• Stanley Tucci is a wonderful actor who I love and is usually fantastic, but the role in the remake is quite boring and does not deserve him.
  • Grand High Witch role: 1990 original
    • Angelica Huston is clearly the better Grand High Witch, in my opinion. She hams it up yet somehow she is perfectly at ease and natural. I think this is also why her Morticia Addams portrayal in The Addams Family movies is also so perfect and iconic, just flawless, and so, so much loved.
    • Anne Hathaway‘s version is certainly entertaining, but her portrayal is more cartoony and over-the-top, but in a fun way.
  • Set design: 2020 remake
    • The ‘Grand Orleans Imperial Island Hotel‘ in Alabama is stunning. The room the Grand High Witch occupies with its balcony is particularly fun to look at, featured in important scenes including the Grand High Witch’s final appearance.
    • The ‘Excelsior Hotel‘ in England in the original is beautiful and charming too, just not as much as the hotel in Alabama.
    • I also love Grandma’s House and town in Alabama much more than I do the one in Norway in the original, although beautiful too.
  • Mouse pet (Daisy/Mary): 2020 remake
    • Called Daisy initially, the talking pet in the remake is a great character and adds substantially to the fun.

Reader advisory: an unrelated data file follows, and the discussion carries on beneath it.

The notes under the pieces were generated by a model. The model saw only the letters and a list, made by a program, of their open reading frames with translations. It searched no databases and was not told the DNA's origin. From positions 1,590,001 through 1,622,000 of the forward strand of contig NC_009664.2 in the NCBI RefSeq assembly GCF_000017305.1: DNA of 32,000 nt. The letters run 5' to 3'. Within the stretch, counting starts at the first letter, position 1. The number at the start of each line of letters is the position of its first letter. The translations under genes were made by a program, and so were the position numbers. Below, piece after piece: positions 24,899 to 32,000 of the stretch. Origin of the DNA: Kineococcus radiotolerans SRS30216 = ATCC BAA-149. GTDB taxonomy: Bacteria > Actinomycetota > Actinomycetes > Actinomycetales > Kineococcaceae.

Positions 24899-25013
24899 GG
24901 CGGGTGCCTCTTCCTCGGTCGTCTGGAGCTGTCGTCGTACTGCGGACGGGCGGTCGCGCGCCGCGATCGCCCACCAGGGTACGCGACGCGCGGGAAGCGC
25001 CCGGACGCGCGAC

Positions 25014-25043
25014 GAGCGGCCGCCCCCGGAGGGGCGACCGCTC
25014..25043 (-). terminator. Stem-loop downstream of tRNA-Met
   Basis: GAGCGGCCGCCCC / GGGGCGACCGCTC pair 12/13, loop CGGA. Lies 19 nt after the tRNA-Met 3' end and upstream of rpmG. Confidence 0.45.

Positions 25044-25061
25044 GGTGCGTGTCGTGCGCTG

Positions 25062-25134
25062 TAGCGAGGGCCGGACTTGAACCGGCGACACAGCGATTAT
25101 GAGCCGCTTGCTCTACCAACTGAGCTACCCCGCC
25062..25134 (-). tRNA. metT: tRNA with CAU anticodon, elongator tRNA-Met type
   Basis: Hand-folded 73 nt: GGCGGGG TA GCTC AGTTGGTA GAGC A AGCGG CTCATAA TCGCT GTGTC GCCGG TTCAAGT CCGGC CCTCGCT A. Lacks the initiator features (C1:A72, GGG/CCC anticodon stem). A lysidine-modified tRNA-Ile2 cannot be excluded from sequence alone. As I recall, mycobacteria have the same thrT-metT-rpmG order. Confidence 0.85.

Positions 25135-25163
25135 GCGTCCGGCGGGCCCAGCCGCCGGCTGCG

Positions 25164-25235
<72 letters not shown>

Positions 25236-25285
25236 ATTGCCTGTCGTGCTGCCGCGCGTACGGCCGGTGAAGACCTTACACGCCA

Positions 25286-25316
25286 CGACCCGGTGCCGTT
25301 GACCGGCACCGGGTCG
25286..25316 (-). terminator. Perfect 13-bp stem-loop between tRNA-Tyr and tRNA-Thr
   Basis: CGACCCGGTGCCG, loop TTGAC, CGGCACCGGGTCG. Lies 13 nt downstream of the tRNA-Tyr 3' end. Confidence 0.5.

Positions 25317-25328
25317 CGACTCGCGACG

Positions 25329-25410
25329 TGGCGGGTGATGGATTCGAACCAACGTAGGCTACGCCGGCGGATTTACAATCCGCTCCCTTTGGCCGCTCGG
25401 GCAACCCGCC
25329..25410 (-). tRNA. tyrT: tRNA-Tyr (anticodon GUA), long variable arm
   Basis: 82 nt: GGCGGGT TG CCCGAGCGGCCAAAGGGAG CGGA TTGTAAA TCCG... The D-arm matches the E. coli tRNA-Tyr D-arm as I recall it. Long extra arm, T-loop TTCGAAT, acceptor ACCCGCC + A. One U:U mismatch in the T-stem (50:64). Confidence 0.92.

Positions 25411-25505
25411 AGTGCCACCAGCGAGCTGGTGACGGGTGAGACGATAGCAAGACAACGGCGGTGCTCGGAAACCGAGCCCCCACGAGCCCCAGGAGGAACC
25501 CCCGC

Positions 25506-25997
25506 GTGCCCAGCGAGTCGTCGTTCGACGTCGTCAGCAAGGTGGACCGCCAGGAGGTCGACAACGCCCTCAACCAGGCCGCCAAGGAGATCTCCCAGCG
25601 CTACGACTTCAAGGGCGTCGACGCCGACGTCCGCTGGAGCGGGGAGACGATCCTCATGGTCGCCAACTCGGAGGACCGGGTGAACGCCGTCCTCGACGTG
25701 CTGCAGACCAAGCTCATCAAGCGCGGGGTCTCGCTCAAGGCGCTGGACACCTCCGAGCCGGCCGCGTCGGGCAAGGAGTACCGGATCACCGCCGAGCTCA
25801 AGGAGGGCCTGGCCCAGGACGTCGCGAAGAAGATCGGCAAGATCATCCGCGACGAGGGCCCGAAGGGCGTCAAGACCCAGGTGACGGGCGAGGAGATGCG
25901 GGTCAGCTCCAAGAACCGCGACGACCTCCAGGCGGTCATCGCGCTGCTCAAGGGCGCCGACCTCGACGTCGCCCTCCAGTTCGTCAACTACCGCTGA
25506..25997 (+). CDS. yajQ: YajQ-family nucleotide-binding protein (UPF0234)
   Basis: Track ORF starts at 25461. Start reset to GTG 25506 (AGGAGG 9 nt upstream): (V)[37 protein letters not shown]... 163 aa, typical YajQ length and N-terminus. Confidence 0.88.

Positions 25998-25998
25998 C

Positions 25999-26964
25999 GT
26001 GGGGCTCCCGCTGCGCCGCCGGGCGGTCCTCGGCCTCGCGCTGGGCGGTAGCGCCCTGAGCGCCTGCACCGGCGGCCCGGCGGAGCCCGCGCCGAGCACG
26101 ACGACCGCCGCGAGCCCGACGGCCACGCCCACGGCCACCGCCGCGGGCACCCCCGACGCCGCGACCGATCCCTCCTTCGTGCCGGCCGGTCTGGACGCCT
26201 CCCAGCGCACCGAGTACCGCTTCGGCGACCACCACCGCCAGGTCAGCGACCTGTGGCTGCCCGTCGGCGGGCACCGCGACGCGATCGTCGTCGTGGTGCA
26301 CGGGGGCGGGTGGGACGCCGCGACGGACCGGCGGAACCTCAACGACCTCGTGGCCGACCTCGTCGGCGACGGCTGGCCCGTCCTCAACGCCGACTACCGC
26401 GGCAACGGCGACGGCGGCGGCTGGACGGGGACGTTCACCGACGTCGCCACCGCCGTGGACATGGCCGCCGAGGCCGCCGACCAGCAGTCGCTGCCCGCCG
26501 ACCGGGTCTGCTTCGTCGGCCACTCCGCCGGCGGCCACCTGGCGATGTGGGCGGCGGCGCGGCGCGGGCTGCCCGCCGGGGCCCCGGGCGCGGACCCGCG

• In the original, the pets can’t talk and are not important supporting characters like Daisy is.
  • Special effects and make-up: 1990 original
    • The 30-year difference between the two movies means the remake features more polished effects technically, but the original comes across as more winningly charming to me. Jim Henson‘s puppetry is still wonderful to watch after all these years.
    • The Grand High Witch’s ‘real’ face in the original is also more morbidly fascinating to me.
    • If I’m a parent, I would be far more concerned with the ‘real’ face of the Grand High Witch in the remake. The one in the original is also very scary, but somehow it has more of a ‘fantasy’ element (if that makes sense), whereas in the remake it’s what nightmares are made of, to me.
  • Deformed 3-claw hands of the witches: 1990 original (for not having them!)